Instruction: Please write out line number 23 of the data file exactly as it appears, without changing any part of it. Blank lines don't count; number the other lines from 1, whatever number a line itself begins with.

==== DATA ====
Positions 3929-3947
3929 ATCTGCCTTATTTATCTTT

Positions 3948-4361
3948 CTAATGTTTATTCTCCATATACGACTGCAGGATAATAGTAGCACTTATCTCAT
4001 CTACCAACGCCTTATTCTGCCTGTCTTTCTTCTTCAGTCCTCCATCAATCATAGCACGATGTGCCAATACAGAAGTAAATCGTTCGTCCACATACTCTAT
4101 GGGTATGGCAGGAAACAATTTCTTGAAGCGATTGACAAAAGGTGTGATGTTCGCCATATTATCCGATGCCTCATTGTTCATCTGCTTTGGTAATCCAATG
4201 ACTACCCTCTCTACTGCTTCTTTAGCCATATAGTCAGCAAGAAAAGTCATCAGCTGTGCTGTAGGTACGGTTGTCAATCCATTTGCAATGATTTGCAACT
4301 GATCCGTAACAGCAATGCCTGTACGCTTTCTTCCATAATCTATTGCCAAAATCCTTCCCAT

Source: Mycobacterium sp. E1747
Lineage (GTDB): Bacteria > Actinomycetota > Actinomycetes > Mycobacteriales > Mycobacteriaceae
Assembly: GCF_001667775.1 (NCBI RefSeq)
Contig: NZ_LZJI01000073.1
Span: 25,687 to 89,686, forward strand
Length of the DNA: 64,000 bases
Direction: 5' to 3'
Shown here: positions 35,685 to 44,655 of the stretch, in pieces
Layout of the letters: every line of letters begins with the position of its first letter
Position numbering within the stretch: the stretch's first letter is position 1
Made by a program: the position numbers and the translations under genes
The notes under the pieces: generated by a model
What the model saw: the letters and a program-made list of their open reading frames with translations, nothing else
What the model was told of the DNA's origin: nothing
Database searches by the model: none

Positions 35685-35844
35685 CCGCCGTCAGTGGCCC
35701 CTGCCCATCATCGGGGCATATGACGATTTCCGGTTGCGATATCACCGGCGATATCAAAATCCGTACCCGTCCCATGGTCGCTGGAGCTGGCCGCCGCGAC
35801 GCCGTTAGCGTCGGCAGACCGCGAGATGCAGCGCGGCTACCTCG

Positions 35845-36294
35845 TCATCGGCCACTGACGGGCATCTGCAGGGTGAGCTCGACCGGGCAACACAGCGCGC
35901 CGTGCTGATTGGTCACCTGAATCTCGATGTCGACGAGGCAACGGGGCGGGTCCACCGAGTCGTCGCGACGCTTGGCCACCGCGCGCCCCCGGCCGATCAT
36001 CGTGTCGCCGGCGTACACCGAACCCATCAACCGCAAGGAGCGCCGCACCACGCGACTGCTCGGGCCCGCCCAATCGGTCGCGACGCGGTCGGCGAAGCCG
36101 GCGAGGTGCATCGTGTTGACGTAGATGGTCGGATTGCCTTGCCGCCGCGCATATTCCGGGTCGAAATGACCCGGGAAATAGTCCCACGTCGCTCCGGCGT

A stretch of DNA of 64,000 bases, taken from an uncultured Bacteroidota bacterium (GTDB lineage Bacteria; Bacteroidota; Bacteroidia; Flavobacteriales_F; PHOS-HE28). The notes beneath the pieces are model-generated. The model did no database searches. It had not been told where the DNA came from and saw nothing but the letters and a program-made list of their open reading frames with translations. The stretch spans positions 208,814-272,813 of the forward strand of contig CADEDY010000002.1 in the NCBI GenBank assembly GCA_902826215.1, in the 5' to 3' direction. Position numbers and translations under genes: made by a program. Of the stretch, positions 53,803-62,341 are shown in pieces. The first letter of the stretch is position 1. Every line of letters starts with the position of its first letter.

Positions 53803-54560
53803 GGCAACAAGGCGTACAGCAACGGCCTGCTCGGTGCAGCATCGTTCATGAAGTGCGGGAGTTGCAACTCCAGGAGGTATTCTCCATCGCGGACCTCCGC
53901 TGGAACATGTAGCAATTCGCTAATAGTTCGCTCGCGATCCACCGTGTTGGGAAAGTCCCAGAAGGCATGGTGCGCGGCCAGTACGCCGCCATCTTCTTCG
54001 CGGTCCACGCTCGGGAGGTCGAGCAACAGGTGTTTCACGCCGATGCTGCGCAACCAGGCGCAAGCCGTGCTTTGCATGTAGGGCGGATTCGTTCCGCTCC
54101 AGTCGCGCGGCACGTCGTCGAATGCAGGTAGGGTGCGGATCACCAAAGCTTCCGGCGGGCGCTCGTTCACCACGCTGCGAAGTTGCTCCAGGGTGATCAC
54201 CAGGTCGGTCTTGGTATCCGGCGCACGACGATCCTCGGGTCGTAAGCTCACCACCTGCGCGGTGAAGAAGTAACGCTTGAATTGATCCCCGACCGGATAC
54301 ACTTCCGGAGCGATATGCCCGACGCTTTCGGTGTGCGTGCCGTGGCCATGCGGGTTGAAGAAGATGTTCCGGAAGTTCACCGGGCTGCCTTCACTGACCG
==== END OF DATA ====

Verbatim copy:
Database searches by the model: none